What I claim as my invention is:

l. A combined paint container and dispenser comprising a sealed paint containing bag formed of a length of flaccid collapsible plastic tubing sealed at its ends and having perforations in one of its integral walls and through which perforations paint may be expressed under pressure created by partial collapse of the bag under application of a paint applicator manually pressed against the perforated wall of the bag and stroked thereover, a perforated sheet of flaccid plastic sheeting contained within the bag and dividing the interior of the bag into several paint containing compartments, one of the com- 3 partments being bounded by the perforated Wall of the bag and the compartments communicating with each other through the perforations in the perforated sheet of plastic sheeting.

2. A combined paint container and dispenser comprising a sealed collapsible paint containing bag formed of flaccid material and having an integral perforated wall and through Which perforations paint may be expressed under pressure created by partial collapse of the bag under application of a paint applicator manually pressed against the perforated Wall of the bag and stroked thereover, a perforated sheet of flaccid material contained Within the bag and dividing the interior of the bag into 4 several paint containing compartments, one of the cornpartrnents being bounded by the perforated wall of the bag and the compartments communicating with each other through the perforations in the sheet of material.

References Cited in the file of this patent UNITED STATES PATENTS

Patent Citations
Cited PatentFiling datePublication dateApplicantTitle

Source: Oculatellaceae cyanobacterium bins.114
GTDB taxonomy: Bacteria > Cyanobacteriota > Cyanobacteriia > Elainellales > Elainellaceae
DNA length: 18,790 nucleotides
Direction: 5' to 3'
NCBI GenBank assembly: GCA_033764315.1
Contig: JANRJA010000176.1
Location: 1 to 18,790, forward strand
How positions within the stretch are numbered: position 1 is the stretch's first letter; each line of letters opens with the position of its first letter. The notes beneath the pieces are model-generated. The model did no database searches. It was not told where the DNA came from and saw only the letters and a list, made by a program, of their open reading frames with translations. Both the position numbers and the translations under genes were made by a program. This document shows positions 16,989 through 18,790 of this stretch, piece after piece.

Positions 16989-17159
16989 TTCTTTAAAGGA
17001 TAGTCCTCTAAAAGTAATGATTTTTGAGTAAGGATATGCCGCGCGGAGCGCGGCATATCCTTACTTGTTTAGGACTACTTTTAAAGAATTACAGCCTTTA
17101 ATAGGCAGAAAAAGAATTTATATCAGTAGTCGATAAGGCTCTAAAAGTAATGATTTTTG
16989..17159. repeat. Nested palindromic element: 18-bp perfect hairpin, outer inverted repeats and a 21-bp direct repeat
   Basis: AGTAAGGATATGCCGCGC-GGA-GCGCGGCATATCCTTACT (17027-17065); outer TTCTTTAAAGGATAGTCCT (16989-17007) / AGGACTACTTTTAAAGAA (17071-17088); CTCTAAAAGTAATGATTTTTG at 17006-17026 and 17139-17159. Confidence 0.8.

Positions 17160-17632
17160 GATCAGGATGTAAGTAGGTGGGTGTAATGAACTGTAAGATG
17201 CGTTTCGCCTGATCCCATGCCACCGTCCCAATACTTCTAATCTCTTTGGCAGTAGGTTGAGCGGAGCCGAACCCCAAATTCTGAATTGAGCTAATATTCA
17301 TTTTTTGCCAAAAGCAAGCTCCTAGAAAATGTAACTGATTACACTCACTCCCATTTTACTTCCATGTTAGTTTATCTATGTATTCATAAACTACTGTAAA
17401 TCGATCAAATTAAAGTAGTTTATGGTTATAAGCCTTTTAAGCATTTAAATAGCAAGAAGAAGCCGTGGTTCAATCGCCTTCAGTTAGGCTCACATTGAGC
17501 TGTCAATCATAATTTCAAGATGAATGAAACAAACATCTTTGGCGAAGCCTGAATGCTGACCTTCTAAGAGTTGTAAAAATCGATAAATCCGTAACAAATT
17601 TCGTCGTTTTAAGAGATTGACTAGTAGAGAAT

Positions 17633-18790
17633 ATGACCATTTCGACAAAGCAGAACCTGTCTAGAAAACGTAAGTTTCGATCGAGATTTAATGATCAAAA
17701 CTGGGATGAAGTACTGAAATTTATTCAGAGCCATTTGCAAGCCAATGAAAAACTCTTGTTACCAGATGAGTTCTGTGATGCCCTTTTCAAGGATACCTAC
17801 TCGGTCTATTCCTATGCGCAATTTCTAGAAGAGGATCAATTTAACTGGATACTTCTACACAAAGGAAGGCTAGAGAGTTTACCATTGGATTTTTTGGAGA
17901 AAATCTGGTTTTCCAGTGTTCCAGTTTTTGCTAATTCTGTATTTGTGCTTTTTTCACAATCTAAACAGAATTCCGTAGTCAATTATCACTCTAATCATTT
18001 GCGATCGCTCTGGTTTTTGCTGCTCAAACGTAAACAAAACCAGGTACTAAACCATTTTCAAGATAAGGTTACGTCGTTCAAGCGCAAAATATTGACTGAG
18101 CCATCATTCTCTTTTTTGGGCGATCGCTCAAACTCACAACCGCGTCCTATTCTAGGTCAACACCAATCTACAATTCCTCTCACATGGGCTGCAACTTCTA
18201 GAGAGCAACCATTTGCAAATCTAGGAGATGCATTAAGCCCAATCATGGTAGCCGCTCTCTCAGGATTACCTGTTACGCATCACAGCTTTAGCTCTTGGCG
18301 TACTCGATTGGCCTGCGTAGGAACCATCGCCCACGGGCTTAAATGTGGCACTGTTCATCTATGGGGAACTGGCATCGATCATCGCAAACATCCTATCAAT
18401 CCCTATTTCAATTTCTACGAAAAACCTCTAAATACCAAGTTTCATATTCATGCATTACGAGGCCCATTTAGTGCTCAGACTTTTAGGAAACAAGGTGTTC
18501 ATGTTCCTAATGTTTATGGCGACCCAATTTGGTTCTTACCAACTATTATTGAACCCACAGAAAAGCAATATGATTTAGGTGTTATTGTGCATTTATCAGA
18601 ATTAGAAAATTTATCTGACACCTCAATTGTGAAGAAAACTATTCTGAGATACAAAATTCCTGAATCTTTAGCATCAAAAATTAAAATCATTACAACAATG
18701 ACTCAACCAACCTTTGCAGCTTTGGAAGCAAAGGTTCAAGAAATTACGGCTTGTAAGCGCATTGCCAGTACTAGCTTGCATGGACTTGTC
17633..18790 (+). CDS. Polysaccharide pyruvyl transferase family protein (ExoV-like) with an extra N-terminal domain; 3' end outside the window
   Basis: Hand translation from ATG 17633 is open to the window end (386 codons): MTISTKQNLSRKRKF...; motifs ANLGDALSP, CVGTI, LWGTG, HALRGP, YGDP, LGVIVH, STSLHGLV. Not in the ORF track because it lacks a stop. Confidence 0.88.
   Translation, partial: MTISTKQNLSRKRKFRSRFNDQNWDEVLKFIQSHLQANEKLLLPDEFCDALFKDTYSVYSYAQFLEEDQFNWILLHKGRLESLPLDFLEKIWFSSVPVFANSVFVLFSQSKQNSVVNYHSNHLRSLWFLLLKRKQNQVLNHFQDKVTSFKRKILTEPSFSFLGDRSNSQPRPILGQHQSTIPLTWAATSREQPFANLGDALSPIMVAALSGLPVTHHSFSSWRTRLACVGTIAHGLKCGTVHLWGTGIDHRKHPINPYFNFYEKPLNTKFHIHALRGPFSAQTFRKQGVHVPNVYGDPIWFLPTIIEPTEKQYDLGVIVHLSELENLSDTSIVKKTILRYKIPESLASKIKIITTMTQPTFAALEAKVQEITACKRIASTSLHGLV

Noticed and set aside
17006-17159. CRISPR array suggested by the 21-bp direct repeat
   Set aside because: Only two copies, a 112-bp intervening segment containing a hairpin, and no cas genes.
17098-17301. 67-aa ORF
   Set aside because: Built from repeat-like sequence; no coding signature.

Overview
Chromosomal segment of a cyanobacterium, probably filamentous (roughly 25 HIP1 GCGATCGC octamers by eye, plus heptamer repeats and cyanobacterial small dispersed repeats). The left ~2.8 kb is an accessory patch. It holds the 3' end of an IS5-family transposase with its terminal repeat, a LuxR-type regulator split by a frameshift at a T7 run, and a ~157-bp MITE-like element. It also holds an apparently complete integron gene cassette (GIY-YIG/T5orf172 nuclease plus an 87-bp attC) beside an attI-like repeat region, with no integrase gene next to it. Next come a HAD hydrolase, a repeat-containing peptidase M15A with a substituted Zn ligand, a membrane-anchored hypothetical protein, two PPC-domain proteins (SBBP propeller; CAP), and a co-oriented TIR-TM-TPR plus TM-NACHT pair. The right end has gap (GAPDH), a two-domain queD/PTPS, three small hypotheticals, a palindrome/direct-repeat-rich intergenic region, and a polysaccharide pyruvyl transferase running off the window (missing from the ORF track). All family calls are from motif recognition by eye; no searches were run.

US1173085 *Dec 7, 1915Feb 22, 1916David G BeechingMoistening device.
US1849159 *Dec 18, 1929Mar 15, 1932Torrence Homer RFertilizer carton and dispenser
US2152682 *Jul 3, 1937Apr 4, 1939Bernard DwofskyInk pad
SE92152A * Title not available
Referenced by
Citing PatentFiling datePublication dateApplicantTitle
US3139646 *Aug 3, 1962Jul 7, 1964Arvon Products Company IncPaint can
US3386605 *Oct 21, 1966Jun 4, 1968Mcmullen Ass John JThree purpose container
US3949901 *Feb 6, 1975Apr 13, 1976National Marineplastic, Ltd.Shipping bag
US4691838 *Dec 13, 1984Sep 8, 1987Reed International PlcPaint containers
US5076710 *Nov 20, 1990Dec 31, 1991Super Sack Manufacturing CorporationSpread strap flexible bulk container
US5158367 *Jul 17, 1991Oct 27, 1992Super Sack Manufacturing CorporationSpread strap flexible bulk container
US5284189 *Mar 18, 1992Feb 8, 1994Printron, Inc.Conductive ink packaging for printed circuit board screen printing operations
US8740457Sep 9, 2011Jun 3, 2014Kovrd Products Inc.Paint tray bag with extended drop sheet
EP0151876A1 *Dec 7, 1984Aug 21, 1985Crown Berger Europe LimitedPaint containers
EP0153059A1 *Feb 1, 1985Aug 28, 1985Reed International P.L.C.Paint containers
WO2011160211A1 *Jun 23, 2011Dec 29, 2011Kovrd Products Inc.Paint tray bag
Classifications
U.S. Classification222/105, 222/486, 222/479, 222/107, 118/265
International ClassificationB65D75/52, B44D3/12
Cooperative ClassificationB65D75/52, B44D3/12, B44D3/122
European ClassificationB65D75/52, B44D3/12, B44D3/12D